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  1. #1
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    Exploded view for Campagnolo Record 10 Freehub body, 2009 or so

    I'm trying to help a friend replace the bearings in a 2009 or so Record 10 speed freehub body. The inside sealed bearing completely self destructed and I'm having trouble seeing what's left and where it seats.

    So far I've pulled the outer bearing, the spacer, and a spring steel retainer out of the body. I'm assuming the outer portion of the destroyed bearing is still in place but it's hard to see a spot to knock it out, and I do not want to be hammering on the body if it is not in there.

    I'd really like to see an exploded view to see what is supposed to be in there and how it all lines up. It was already disassembled once before I saw it so I'm not sure how much shrapnel was gone already, and that's why I'm not sure if there's anything left of the bearing.

    I'm assuming it's comprised of a sealed bearing seated all the way in, then the spring steel retainer, then the spacer, then the outer bearing, but?? Anybody have experience with this job that could help out?

  2. #2
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    This is from 2007 but it might help.
    Record Hub.jpg

  3. #3
    Let your bike be the tool cranky old road's Avatar
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    Exploded diagrams are usually available on Campagnolo's web site as PDF's under the spare parts listings:
    http://www.campagnolo.com/repository...s09-C-3009.pdf
    Never try to teach a pig to sing...

  4. #4
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    Exploded drawings will be of no help, because Campy considers the cassette body to be nonrepairable. There are two identical bearings at the end and the retaining clip, as you've found. If you can't see the edge of an outer race to knock out the inner bearing, I think you're out of luck. Normally, you'd remove the circlip and knock the inner bearing out, by applying force to the inner race.

  5. #5
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    Quote Originally Posted by DaveSSS View Post
    Exploded drawings will be of no help, because Campy considers the cassette body to be nonrepairable. There are two identical bearings at the end and the retaining clip, as you've found. If you can't see the edge of an outer race to knock out the inner bearing, I think you're out of luck. Normally, you'd remove the circlip and knock the inner bearing out, by applying force to the inner race.
    Yes, I finally checked it with a magnet and could locate what was leftover race, and was able to knock it out. And it looks like two identical sealed bearings, which hopefully I can buy at the the local bearing house.

    It is pretty obvious that they did not intend for this to be "serviceable", but I think it will work out. Worth a try at least, it's only time, and hopefully some cheap bearings........

  6. #6
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    Quote Originally Posted by Otis View Post
    Yes, I finally checked it with a magnet and could locate what was leftover race, and was able to knock it out. And it looks like two identical sealed bearings, which hopefully I can buy at the the local bearing house.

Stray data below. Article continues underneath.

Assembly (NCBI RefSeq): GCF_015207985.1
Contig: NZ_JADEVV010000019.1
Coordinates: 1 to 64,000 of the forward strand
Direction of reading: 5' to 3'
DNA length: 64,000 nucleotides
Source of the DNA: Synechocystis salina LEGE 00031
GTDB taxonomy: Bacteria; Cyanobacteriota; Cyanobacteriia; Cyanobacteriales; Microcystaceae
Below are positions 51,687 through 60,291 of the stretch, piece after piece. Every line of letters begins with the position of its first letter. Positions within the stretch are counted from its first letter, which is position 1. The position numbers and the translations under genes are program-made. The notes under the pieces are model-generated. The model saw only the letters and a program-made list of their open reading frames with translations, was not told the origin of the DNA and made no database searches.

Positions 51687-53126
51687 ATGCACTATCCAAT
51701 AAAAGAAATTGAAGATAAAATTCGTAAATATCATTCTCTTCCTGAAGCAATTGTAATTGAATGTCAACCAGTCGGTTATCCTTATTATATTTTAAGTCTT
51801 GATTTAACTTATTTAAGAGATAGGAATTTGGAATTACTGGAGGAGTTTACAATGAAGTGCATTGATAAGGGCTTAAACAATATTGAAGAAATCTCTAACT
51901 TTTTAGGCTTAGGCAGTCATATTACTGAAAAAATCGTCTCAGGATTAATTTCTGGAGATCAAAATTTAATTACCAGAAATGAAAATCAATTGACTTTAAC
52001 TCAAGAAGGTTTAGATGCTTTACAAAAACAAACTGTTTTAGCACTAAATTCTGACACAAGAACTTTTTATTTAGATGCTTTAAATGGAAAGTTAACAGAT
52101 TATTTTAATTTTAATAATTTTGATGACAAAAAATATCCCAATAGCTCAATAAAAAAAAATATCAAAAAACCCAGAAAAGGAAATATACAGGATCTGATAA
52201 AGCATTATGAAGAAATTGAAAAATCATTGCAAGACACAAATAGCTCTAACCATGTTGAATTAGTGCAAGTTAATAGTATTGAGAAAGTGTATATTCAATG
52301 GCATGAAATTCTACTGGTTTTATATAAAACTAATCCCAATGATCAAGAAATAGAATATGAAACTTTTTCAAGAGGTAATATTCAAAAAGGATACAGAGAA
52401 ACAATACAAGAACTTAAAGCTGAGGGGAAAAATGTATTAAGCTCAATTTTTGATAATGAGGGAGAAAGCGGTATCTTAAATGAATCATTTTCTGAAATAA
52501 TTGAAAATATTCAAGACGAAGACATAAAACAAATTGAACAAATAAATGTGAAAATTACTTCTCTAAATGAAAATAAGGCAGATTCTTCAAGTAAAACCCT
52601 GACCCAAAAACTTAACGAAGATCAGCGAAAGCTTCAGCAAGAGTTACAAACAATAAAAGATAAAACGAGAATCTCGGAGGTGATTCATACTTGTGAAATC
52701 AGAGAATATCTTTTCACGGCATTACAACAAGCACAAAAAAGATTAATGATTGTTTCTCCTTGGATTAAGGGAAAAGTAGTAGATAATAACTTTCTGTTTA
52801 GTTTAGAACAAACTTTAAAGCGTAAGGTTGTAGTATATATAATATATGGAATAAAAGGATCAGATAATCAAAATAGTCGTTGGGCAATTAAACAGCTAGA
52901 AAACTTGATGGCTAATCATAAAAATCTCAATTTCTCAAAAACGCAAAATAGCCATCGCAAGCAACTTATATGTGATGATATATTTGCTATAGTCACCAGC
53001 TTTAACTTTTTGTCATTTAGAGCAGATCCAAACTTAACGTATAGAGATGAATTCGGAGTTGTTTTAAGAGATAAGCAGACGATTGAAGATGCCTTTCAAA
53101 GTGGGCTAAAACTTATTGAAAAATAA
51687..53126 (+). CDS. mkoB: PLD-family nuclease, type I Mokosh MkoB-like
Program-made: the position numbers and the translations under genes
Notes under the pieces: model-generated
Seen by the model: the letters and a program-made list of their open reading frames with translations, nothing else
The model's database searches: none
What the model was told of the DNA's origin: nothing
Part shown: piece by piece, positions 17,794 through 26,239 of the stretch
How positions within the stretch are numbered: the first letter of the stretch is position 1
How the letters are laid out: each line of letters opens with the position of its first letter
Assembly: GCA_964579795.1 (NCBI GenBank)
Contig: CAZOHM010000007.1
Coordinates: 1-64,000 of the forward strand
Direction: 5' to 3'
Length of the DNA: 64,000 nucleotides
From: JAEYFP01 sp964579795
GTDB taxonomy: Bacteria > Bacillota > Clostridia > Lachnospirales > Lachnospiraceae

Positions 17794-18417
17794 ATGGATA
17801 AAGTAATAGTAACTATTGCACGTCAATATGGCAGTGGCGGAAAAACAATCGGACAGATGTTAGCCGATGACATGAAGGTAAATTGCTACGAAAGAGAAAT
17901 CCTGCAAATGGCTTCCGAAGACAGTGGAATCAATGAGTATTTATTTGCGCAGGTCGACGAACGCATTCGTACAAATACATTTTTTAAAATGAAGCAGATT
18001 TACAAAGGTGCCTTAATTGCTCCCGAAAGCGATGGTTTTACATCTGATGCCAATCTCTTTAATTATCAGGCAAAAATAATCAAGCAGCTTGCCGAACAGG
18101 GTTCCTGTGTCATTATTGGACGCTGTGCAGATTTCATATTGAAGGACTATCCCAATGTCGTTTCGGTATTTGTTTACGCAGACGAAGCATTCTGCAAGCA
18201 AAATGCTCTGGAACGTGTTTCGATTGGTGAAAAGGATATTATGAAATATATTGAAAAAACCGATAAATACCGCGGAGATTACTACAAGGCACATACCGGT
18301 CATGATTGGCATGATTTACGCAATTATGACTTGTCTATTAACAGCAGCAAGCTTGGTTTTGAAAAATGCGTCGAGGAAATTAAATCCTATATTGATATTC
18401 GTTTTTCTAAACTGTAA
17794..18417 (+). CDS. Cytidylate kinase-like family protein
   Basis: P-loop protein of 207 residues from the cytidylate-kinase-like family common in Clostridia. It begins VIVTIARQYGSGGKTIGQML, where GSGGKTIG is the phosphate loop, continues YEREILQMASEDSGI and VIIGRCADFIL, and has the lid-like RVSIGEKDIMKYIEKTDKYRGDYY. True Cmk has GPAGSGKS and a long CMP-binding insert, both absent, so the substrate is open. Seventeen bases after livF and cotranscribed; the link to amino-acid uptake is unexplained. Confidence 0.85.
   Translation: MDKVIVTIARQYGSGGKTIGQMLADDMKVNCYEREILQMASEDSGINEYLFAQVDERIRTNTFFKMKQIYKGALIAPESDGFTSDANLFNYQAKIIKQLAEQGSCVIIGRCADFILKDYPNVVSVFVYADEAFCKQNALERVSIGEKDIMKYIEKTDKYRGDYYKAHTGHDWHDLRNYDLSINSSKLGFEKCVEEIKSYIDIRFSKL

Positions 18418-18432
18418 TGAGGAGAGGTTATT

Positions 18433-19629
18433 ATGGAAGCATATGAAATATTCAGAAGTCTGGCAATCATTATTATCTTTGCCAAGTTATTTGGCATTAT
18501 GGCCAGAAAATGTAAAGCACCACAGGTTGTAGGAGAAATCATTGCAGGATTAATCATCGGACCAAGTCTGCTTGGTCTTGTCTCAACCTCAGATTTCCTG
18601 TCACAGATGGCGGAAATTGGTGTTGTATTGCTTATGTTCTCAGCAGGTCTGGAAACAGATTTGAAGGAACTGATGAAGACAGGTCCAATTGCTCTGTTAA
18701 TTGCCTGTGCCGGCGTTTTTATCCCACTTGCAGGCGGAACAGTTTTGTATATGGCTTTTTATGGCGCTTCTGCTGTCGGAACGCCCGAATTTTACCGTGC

It is pretty obvious that they did not intend for this to be "serviceable", but I think it will work out. Worth a try at least, it's only time, and hopefully some cheap bearings........
    Yo are correct. Campagnolo sells the freehub body and bearings as one part. I have not done it, but others have successfully replaced them for a few dollars at their local supplier.

    Could you do me (us) a favor by reporting back with bearing numbers?

  7. #7
    Senior Member mechBgon's Avatar
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    The inner bearing's not a super-tight fit. You got the hardest part done, removing that darn retaining clip. I've resorted to drilling a hole through the wall of the freehub body to push the clip out of its groove a couple times now.

    Tip: if you need something to press on the outer edge of the new bearing without exerting force on the inner race, take the outer shell of the old bearing and slice a slot in it with a hacksaw or Dremel. It's the perfect size to press on a bearing of its type, yet it won't press-fit since you've slotted it.

  8. #8
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    Quote Originally Posted by mechBgon View Post
    The inner bearing's not a super-tight fit. You got the hardest part done, removing that darn retaining clip. I've resorted to drilling a hole through the wall of the freehub body to push the clip out of its groove a couple times now.

    Tip: if you need something to press on the outer edge of the new bearing without exerting force on the inner race, take the outer shell of the old bearing and slice a slot in it with a hacksaw or Dremel. It's the perfect size to press on a bearing of its type, yet it won't press-fit since you've slotted it.
    Yeah, that clip was not designed to come out. There was a little notch on one end and I was able to pry it out of the slot enough to push it down with a screwdriver. Drilling a hole through is a good idea though!

    Found a cheap-o socket that is the perfect size to drive in the bearings and cut a square face on it in the lathe so that's covered. Just hope the bearings aere easy to find tomorrow.

    I'll post the numbers when I get them.

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  10. #10
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    Replacement bearings are 61803 2RS.

  11. #11
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    Quote Originally Posted by Otis View Post
    Replacement bearings are 61803 2RS.
    thanks! did it go ok?

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